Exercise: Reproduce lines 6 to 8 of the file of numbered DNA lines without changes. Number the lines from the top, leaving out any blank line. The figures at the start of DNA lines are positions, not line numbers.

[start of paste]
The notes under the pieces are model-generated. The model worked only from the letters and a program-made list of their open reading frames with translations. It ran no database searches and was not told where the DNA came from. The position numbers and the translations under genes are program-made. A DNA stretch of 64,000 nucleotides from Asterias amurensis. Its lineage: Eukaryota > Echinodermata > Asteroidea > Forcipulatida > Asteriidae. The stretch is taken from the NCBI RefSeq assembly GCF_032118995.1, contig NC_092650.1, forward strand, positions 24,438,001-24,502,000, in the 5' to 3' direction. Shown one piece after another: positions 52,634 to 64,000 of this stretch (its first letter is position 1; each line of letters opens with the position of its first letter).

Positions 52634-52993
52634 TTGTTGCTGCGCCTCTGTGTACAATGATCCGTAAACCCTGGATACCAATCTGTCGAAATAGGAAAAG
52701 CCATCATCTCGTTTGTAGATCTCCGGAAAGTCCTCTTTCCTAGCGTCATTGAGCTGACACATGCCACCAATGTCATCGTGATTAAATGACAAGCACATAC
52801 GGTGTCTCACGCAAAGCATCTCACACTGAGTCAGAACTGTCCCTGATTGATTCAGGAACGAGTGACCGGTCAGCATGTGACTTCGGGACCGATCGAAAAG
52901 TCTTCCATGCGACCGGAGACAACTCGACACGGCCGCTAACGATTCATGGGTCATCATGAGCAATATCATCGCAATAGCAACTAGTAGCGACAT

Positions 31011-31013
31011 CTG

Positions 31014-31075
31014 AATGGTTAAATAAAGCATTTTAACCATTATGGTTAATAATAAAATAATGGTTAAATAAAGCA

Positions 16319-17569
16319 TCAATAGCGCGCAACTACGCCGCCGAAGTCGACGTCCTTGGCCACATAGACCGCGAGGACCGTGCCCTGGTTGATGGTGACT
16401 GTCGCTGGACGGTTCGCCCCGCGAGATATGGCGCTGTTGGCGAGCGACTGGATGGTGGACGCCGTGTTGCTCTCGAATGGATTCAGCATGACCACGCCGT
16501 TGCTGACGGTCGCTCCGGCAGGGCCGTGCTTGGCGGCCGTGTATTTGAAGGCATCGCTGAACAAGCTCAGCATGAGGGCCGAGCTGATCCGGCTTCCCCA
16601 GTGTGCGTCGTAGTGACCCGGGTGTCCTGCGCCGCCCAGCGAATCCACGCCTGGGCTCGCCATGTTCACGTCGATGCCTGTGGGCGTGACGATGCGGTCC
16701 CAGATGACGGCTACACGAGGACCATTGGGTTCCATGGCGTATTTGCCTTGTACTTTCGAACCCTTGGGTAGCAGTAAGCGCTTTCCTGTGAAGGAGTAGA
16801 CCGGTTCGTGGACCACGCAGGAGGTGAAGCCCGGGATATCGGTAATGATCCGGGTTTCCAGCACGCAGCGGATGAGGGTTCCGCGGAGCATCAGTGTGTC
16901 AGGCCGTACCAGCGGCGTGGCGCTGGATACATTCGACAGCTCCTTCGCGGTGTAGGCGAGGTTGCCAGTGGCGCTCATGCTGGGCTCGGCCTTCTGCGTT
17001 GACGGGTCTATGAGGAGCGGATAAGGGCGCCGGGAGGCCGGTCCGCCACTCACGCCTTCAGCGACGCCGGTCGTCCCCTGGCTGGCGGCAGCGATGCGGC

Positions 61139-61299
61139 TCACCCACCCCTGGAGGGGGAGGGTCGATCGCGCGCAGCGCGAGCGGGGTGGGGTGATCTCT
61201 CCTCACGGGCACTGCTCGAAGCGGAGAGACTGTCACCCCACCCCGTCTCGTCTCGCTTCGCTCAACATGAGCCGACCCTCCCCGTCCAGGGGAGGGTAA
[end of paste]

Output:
52901 TCTTCCATGCGACCGGAGACAACTCGACACGGCCGCTAACGATTCATGGGTCATCATGAGCAATATCATCGCAATAGCAACTAGTAGCGACAT

Positions 31011-31013
31011 CTG